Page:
Tuesday, March 31, 2009

Kids' Stuff

We woke up this morning around 8:30 (Bethany, then Z., then me, in that order) and hung around the house for a little while. Z. had Weetabix and peanut butter, her American variant on a British classic, and I had some fruit. Then we hit the train again, transfered, and went up to Halifax, where Bethany had never been and the site of the National Children's Museum.

Bethany tells me the British government has a habit of building museums in cities and towns with no other draws, as a means of encouraging travel to less traveled locales. In the case of Halifax, it's just past some of England's rougher towns, home to various South Asian immigrants and cite of some nasty race riots a few years back. The museum, on the other hand, was just Z.'s speed, and despite a little whining (proof that she's finally acclimating?) she had a blast. Bethany bought her a juice box for the trip back to Leeds, where we went to a nice arcade (basically, a quality mall on very old streets) and sat down for a lunch of Yo Sushi, which delivers your food via conveyor belt. Z. had teriyaki and ate enough to warrant a tasty dessert of (Japanese?) pancakes with custard.

Then it was time to head home via double decker bus, which Z. cleverly deemed a "bunk bus." It's quite sunny and warm, so we may go for another local walk after tea to take advantage of nice weather. Hopefully it's this nice tomorrow, since we're traveling to York for the day, which should prove another wonderful side trip.

Monday, March 30, 2009

Back from the Country

We eased into the day today, packed some lunches, then took the train to Sheffield. I'd always heard Sheffield likened to some sort of industrial wasteland, and maybe at one point it was, but in the past couple of decades it's made a turnaround, and then some. Apparently, Sheffield is now the greenest city in England, not metaphorically but literally, with more trees and generally green foliage than anywhere else here. It sure seemed that way, as Sheffield was beautiful, covered with flora and surrounded by hills and valleys.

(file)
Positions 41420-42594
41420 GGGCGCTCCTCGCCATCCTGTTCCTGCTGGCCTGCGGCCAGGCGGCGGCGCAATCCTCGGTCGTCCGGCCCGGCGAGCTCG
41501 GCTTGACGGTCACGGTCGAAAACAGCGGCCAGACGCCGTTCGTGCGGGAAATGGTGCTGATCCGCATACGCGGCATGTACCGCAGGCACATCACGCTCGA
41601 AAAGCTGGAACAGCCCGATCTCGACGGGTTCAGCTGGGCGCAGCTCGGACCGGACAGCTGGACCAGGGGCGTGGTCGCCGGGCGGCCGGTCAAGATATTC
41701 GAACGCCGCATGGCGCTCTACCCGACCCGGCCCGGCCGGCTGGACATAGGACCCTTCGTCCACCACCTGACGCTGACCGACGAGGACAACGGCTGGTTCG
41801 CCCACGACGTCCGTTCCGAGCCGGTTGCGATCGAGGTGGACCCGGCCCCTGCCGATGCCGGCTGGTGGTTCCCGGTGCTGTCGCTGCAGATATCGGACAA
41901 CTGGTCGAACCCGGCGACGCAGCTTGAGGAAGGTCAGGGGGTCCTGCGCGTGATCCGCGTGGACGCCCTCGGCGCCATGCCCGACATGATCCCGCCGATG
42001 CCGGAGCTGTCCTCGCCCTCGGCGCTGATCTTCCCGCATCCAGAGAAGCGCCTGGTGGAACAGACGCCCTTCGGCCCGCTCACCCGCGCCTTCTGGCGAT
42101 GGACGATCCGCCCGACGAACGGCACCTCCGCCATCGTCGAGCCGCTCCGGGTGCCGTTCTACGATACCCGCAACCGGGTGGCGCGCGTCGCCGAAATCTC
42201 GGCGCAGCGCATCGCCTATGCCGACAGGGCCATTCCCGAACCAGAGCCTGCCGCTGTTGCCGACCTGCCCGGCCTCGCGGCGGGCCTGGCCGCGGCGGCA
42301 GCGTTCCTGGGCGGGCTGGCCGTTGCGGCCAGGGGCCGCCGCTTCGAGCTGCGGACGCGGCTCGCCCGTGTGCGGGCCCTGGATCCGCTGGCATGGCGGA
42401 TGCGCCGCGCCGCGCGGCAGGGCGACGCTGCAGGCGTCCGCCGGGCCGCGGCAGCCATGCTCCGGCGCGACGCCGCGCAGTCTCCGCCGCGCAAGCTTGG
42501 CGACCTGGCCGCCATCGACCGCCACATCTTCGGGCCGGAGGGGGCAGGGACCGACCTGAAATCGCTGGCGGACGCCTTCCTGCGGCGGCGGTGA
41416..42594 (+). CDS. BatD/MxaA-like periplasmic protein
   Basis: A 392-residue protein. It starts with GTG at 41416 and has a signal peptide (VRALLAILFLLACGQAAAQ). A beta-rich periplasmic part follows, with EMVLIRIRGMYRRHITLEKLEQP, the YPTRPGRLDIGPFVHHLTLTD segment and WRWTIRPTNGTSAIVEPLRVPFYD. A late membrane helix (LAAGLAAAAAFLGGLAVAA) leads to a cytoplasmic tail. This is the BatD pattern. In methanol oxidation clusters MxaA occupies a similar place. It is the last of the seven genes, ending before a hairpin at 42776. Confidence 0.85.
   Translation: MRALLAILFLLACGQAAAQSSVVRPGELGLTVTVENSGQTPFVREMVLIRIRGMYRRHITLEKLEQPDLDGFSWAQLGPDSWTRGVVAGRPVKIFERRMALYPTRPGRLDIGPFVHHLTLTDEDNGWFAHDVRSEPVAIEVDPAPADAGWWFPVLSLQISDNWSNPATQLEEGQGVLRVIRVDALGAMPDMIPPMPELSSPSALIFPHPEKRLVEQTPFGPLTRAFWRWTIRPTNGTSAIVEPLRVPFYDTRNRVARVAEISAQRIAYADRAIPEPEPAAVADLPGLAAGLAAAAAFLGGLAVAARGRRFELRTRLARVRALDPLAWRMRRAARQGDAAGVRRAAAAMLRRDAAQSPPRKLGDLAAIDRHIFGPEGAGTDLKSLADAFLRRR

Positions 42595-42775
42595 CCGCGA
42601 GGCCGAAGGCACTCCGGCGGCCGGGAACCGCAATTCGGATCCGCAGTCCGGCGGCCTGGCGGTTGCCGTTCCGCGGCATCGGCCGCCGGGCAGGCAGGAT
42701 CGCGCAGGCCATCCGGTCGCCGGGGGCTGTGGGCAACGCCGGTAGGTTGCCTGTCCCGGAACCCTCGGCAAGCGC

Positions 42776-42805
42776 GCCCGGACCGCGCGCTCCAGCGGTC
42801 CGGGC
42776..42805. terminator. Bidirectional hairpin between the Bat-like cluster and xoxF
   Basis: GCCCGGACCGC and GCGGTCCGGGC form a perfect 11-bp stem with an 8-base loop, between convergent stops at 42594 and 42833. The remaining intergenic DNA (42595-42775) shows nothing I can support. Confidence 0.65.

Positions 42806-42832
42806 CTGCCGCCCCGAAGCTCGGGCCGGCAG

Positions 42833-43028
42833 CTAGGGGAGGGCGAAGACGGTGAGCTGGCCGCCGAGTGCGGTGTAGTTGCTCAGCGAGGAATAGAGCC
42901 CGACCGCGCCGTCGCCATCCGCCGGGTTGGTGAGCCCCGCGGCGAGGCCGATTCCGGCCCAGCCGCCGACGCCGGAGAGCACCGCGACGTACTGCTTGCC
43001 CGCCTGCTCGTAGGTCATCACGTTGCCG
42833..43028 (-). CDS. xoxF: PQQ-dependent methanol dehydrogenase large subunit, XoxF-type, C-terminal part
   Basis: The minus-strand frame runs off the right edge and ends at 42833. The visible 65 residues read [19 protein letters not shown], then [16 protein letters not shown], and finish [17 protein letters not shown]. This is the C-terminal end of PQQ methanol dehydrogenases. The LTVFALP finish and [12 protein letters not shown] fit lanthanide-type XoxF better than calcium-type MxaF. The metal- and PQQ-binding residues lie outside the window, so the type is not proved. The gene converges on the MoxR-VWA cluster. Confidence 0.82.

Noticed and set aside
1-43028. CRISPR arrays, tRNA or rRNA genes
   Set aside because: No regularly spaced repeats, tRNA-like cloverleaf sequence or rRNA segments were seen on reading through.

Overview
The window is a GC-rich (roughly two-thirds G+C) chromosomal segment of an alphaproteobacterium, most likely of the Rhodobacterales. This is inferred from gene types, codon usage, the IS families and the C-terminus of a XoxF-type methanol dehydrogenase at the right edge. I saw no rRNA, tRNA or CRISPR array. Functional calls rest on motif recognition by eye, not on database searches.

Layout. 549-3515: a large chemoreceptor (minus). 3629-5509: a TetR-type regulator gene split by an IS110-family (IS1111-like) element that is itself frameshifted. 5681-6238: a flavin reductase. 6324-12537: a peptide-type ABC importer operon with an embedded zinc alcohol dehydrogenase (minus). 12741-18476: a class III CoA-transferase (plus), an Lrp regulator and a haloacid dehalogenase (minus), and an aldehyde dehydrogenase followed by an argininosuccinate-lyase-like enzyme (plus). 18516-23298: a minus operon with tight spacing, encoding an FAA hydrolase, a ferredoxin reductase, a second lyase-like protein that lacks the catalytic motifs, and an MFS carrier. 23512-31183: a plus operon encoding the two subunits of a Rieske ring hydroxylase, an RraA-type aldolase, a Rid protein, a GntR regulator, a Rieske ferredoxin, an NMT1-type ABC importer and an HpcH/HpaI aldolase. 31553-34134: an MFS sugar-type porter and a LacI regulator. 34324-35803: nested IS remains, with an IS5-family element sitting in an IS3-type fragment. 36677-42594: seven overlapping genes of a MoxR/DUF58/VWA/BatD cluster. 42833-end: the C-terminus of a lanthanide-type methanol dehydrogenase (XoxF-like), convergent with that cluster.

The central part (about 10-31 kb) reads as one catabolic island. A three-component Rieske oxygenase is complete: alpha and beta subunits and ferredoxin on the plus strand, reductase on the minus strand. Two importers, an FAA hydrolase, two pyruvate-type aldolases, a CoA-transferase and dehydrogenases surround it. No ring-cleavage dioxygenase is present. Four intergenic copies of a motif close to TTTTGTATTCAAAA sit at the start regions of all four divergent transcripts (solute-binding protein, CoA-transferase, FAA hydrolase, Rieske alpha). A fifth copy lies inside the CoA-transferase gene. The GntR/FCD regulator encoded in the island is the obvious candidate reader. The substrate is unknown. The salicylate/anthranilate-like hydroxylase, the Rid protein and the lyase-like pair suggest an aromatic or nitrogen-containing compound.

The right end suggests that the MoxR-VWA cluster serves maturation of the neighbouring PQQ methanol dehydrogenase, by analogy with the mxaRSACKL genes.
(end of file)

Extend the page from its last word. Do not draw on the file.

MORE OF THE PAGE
Bethany's friend Philo picked us up at the station and drove us to his house, where we met his wife Val and, eventually their kids and pets (one a particularly haggard-looking retired greyhound). Val entertained Z. while we all chatted and had a snack, then Bethany, Z. and I piled into the car and hit the country, just outside the city. And the country it was, with dramatic, picture-perfect rolling hills, streams, heather, trees, stones and roving sheep. After a hike, during with Z. complained not once, we went to the visitor center for tea and a scone, which Z. inhaled. We essentially closed the place out, as at 20 to five (official closing) they kicked us out. According the Bethany and Val, the British are tremendously lazy, and look for any excuse to close early or otherwise shirk their duties. In fact, we saw the shop keeper waiting for the bus on the way back to Val's home, the implication being that she closed up early to catch her own ride home. For all we know, maybe they close up early every day for the same reason.